By LINDSAY DUNBAR
Capital News Service
LANSING – Endangered birds in Michigan are sporting tiny locator backpacks to help determine how they get to their winter homes.
In Michigan, they are found in 13 counties, from Lake Huron west to Kalkaska County and from Presque Isle County south to Ogemaw County.
During the winter they migrate south to the Bahamas.
The question is, how do they get there? And without knowing the birds’ migration patterns, it’s hard to safeguard their other important habitats, conservation officials say.
“Migratory activity is important,” said Daniel Elbert, an endangered species biologist with the U.S. Fish and Wildlife Service based in East Lansing. “Climate change and weather patterns could have repercussions on breeding grounds.”
New developments in tracking animals allow researchers to reconstruct the movements of the tiny birds, according to a pilot study.
The birds winter in the Bahamas, but their exact locations are still unknown. What researchers are attempting to learn about the warbler is how it reaches these locations and what other pressures are on it, said Mike Donovan, a DNR wildlife habitat resource specialist.
The tiny devices are called light-level geolocators. They measure changing light intensity over a period of time.
“This technology is for continental movement, not local,” said Elbert. It’s needed because although the bird’s winter home is known, the bird is so rare that there are few reports on how they got there.
The locators measure the time the sun rises and the time the sun sets. That data later can be analyzed to recreate the bird’s migration routes and winter home locations, according to the pilot study.
The battery-powered solar cell locators last about nine months, Elbert said.
To avoid hindering the bird, the locators stick to a 5 percent body weight rule researchers use when putting tracking devices on animals.
“You have to think about these things when tracking wildlife,” Donovan said. “How do I capture, what am I going to put on it and how am I going to get the data?”
The longer birds stay in a certain area, the more precise the location.
Elbert said, “It’s a conservation concern. The flight of Kirtland’s warbler is tied to human development and human interaction. Due to loss of habitat, humans have had a very active role in decline of this species, but can also protect it with intervention.
Donovan said, “Warblers carrying the unit can be located within hundreds of kilometers. Our goal in this study is to understand the relative path and if birds are wintering in the Bahamas.”
These endangered birds are picky nesters when arriving at their breeding grounds in the north. Weighing only about half an ounce, they nest on the ground underneath vast acres of jack pine trees.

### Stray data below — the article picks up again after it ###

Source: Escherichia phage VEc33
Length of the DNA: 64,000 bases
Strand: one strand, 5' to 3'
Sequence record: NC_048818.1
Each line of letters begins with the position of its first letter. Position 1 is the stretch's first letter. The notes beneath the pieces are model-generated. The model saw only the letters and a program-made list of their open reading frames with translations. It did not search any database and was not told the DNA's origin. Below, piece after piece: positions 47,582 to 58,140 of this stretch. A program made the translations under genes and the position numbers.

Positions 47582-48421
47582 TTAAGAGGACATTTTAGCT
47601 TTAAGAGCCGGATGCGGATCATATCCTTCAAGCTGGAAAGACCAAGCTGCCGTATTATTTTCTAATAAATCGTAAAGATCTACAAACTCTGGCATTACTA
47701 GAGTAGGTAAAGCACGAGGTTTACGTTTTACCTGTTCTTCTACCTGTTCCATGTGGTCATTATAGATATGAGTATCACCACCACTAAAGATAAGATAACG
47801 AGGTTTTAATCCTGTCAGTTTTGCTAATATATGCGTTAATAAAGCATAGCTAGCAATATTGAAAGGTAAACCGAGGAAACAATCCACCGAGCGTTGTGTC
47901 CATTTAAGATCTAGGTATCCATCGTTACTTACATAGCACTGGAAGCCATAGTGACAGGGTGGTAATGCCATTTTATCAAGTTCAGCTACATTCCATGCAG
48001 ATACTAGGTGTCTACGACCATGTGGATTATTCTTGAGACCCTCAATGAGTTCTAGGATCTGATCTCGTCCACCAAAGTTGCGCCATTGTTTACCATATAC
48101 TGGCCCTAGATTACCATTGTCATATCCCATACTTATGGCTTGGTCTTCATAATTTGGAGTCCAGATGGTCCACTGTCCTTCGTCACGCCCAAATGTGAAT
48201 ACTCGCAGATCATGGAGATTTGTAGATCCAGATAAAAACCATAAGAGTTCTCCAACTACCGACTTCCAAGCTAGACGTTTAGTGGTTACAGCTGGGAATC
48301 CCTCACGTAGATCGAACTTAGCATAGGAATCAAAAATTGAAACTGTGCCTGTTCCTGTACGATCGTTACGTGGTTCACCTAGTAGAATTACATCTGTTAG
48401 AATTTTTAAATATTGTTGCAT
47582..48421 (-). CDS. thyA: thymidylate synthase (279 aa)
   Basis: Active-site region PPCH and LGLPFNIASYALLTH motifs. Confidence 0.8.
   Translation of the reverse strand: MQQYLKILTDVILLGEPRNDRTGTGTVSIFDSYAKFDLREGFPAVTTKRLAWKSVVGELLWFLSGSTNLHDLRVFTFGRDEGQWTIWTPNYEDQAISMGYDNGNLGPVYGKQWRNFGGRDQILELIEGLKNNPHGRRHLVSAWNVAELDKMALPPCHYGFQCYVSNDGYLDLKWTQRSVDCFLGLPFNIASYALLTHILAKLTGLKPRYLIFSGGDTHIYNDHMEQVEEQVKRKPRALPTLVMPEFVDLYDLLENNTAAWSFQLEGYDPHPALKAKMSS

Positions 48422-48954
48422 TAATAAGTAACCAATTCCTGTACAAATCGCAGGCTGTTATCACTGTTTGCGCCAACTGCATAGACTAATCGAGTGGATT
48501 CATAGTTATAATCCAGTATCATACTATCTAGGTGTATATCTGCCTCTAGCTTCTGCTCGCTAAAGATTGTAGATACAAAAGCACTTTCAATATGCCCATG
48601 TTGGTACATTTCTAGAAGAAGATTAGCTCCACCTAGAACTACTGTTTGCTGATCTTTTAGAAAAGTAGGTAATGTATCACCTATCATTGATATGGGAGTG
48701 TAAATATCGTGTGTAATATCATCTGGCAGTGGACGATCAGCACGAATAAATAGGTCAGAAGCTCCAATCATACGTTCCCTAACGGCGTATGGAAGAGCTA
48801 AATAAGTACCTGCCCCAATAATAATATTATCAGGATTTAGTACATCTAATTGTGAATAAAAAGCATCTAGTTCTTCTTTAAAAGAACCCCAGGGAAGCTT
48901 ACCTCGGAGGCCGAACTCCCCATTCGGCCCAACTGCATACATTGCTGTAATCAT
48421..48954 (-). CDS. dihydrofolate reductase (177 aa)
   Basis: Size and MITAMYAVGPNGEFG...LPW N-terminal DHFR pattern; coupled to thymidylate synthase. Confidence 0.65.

“Called the ‘bird of fire,’ it relies on jack pine trees between 5 and 15 years old,” Donovan said. “Jack pines regenerate after fire.”
That’s a problem because people don’t like fires and jack pine fires are intense and big, he said
According to the DNR, the agency used to do burns but controlled burning is a scary proposition. The 1980 Mack Lack fire that burned about 25,000 acres and killed one person in Northeast Michigan ended the prescribed burning program.
“That burn got so big, it ended up being the comeback of the warbler,” he said. “This showed us the importance of size of the habitat – we were managing it at too small of a scale.”
Now, the DNR cuts and plants jack pines in patterns that mimic a fire to manually produce the warbler’s habitat, Donovan said.
As for the Kirtland’s warblers’ backpacks, Elbert said the geolocator technology is great because young jack pines allow in a lot of light. That gives the geolocators the ability to capture the light more easily, which wouldn’t happen for a species that lives deep in a forest.
Michigan’s conservation efforts have helped increase the bird’s population, experts say
“In 1990 we were at 400 singing males in the entire population and now we’re over 2,000,” said Donovan.
There are risks to this study, Donovan said: Researchers must avoid harming the birds during capture to fit them with the devices and during recapture to get the data. Straps on the packs can cause irritation, and the environment can always present hazards.
“There’s always a small percent of damage or mortality due to the effort itself, which is unfortunate. The hardest thing is we’re concerned about individuals but we’re worried about populations,” Donovan said.
The research will gather information needed to give conservation efforts more insight into the full lifecycle and habits of this rare bird, he said.
Lindsay Dunbar reports for Great Lakes Echo.